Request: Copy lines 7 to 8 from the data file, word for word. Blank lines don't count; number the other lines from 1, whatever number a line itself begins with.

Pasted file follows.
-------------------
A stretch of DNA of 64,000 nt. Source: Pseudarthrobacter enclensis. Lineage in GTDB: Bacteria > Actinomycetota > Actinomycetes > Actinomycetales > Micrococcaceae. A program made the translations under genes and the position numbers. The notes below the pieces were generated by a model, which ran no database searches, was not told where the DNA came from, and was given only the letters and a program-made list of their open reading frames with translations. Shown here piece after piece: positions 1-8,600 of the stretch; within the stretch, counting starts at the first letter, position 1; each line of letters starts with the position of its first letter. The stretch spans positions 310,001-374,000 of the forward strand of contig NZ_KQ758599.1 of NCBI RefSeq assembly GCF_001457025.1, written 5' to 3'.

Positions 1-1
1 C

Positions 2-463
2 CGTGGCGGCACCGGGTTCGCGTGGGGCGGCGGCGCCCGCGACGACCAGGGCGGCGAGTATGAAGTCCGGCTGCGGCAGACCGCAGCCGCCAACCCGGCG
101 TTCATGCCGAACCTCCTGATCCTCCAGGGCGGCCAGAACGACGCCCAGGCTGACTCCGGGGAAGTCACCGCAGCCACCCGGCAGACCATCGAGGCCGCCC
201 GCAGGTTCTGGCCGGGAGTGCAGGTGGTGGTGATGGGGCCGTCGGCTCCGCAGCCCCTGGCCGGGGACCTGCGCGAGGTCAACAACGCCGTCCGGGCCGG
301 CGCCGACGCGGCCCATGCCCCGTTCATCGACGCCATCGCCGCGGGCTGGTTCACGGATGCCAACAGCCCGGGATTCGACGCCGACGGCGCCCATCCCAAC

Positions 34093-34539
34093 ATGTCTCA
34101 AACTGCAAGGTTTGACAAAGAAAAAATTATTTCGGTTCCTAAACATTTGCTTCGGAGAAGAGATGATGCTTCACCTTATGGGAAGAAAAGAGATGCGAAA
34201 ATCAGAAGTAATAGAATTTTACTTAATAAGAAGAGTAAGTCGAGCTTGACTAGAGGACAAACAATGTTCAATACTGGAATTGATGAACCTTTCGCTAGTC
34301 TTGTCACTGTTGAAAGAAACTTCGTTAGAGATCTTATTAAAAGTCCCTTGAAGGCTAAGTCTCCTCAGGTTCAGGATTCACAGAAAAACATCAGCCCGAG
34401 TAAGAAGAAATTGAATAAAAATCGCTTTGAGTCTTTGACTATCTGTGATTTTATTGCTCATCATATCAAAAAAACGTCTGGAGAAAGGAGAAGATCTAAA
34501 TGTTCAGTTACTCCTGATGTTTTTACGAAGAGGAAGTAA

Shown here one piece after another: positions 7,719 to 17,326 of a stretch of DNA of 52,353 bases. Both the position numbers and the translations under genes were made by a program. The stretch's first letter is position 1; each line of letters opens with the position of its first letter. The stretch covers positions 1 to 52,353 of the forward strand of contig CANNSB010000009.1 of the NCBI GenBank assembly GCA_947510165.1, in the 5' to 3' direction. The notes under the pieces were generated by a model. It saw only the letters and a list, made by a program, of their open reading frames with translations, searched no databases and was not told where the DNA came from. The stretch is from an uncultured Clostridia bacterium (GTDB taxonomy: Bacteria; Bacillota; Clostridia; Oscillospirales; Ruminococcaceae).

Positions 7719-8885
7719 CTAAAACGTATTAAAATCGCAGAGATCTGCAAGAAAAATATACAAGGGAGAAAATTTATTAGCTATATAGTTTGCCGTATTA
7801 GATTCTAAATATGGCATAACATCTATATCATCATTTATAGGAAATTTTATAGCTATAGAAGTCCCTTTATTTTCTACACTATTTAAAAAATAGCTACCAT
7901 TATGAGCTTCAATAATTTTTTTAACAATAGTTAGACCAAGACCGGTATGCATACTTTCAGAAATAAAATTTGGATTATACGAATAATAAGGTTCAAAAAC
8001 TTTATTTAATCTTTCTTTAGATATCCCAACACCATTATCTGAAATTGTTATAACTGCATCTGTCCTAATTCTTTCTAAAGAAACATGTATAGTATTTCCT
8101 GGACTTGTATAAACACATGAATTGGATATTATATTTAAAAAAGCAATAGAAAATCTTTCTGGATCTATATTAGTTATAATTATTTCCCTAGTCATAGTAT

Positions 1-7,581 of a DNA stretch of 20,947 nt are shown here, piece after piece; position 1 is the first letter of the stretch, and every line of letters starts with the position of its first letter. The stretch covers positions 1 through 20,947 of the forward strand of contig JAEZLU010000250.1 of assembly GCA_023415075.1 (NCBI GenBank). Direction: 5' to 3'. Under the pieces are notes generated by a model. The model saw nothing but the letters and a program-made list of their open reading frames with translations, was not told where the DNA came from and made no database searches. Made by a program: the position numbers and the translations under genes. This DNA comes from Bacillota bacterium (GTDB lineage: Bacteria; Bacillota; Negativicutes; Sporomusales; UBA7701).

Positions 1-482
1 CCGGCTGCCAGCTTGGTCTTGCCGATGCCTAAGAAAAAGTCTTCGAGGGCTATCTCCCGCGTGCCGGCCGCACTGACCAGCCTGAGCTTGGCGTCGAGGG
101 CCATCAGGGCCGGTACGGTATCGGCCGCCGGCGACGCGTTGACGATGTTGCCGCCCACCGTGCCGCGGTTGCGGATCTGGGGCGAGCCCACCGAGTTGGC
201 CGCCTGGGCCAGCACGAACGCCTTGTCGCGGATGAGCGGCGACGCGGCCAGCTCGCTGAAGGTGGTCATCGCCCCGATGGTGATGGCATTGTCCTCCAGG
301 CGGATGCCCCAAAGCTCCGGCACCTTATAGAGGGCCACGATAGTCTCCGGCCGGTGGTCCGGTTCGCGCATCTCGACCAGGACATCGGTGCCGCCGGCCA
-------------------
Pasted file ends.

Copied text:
201 GCAGGTTCTGGCCGGGAGTGCAGGTGGTGGTGATGGGGCCGTCGGCTCCGCAGCCCCTGGCCGGGGACCTGCGCGAGGTCAACAACGCCGTCCGGGCCGG
301 CGCCGACGCGGCCCATGCCCCGTTCATCGACGCCATCGCCGCGGGCTGGTTCACGGATGCCAACAGCCCGGGATTCGACGCCGACGGCGCCCATCCCAAC